The Fourth Amendment sets forth every citizen’s right to be free from unreasonable searches and seizures. The two active verbs in the Amendment (i.e. search and seize) are often lumped together, as if part of an indivisible act or one legal concept.

But they are not. In any one case, a search and/or a seizure can occur singly or in combination and can differ in timing, order and consequence. While there is some surface logic to the assumption that a valid search will inevitably beget a valid seizure, this is just not the law.

Continue reading Under the Fourth Amendment, Can a Particular “Search” be Lawful, But an Accompanying Seizure Be Unlawful? The Supreme Court Says “Yes” and Explains How in Bailey v. United States of America

High Tech Squares Off with the Fourth Amendment, Round 4: Should the Government be Able to Search and Hold Your Laptop at the Border without a Warrant?

There used to be a day when (for the otherwise law-abiding) a messed with suitcase was the worst thing you were likely to encounter on a pass through Customs into United States. Sadly, this is no longer the case.

The federal United States Customs and Border Protection agency is part of the Department of Homeland Security. We live in a perilous world and there are pressing security concerns at our nation’s borders.

But how should security priorities, albeit valid ones, interact with the array of electronic devices that seemingly all travelers now carry as a matter of routine? A quick and unscientific survey at LAX over the recent Thanksgiving weekend yielded an almost uncountable number of laptops, tablets, telephones, and other depositories of electronic information, of varying makes, sizes and capabilities.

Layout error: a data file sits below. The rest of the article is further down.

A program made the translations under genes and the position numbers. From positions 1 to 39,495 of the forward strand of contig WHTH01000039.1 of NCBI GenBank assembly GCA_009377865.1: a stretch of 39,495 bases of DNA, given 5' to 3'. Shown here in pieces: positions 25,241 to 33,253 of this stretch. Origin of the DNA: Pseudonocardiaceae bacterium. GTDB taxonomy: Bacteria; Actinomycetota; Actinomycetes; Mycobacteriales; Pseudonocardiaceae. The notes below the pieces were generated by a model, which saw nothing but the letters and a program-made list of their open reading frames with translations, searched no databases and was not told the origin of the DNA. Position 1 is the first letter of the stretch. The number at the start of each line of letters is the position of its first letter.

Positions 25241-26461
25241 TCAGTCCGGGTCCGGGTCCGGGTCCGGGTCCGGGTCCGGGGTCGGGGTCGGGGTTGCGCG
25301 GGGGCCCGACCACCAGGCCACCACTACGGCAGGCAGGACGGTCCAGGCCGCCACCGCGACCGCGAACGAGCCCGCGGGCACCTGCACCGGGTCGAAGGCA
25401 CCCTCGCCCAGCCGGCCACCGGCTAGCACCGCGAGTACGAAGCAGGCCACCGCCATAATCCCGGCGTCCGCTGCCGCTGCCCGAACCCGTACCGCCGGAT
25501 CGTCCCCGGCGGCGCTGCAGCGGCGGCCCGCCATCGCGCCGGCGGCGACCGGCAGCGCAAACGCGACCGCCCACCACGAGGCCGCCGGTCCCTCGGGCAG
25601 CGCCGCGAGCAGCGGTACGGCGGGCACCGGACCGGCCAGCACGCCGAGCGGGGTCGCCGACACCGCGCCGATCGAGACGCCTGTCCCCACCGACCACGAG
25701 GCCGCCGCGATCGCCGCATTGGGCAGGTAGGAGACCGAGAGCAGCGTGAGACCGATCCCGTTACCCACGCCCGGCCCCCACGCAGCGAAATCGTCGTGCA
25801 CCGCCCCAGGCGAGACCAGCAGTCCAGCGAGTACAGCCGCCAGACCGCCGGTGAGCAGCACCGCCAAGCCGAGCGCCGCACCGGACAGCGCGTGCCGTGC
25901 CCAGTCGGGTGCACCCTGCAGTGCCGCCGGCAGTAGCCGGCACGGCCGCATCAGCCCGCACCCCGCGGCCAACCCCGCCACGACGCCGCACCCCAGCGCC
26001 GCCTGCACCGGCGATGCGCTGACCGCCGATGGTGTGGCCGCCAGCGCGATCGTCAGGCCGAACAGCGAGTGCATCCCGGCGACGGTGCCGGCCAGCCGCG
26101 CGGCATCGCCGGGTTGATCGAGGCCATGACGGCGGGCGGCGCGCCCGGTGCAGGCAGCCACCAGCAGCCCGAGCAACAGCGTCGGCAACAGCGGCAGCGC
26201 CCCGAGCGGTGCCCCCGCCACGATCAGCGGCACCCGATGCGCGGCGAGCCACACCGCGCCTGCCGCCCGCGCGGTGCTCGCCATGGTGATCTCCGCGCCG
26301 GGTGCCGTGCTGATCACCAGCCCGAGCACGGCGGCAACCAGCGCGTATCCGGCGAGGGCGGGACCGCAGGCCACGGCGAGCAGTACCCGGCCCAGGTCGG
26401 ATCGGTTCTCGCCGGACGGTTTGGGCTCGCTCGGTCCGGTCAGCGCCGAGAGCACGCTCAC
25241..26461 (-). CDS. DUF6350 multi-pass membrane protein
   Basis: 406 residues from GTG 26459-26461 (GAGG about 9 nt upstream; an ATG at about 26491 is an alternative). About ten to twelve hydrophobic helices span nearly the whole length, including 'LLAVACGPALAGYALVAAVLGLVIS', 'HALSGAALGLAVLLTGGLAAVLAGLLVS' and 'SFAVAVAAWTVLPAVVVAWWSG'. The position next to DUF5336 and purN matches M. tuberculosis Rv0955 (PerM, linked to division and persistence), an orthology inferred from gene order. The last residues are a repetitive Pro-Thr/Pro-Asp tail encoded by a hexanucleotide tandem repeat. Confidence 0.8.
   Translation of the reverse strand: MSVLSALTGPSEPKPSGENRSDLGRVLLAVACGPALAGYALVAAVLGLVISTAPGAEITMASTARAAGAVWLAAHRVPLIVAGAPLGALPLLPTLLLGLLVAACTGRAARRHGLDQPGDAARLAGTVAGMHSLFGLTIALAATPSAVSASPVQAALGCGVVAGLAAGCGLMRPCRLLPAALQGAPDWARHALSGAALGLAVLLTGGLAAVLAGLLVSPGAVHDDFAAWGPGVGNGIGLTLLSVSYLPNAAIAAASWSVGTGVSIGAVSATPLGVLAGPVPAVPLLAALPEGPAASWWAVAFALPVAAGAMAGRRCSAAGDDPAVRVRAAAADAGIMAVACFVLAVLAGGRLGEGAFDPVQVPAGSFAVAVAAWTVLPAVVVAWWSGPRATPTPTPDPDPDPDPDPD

It is a fair assumption that much of the information imprinted in or accessible by these devices is uniquely personal to the holder or is business related and that much of it could not be seized or examined by the government, other than through the traditional tools of warrant, subpoena or summons.

That is, of course, assuming that the possessor of this information is standing inside the United States. But if one is outside, seeking leave to get in, then it is a very different story. Traditionally, the government’s right to search and examine at the border has been far broader and more expansive than “intra-country” searches. Customs officials freely inspect bags, packages and persons. All of this conduct occurs without a warrant and it has always been thus.

The question is: how far can this latitude extend to personal electronic technology and the wealth of data it holds? These limitations are being litigated in various trial courts, as reflected in a story in The New York Times, dated December 4, 2012.

It is the government’s position that in a border search of an electronic device, that Customs officers can keep the device in question for “a reasonable amount of time” and have the right to access all information contained therein, either voluntarily through a password provided by the owner or involuntarily, by other means. No warrant is needed.

It is also estimated that approximately 5,000 such electronic searches occur every year. The “who”, “what”, “when” and “why” of these searches are wholly Customs-discretionary.

But this may change as the cases, now pending, make their way through the courts. A decision is expected soon in the case of Pascal Abidor, an Islamic scholar who was detained as he tried to enter the country from Canada via Amtrak. His laptop searched and held for 11 hours.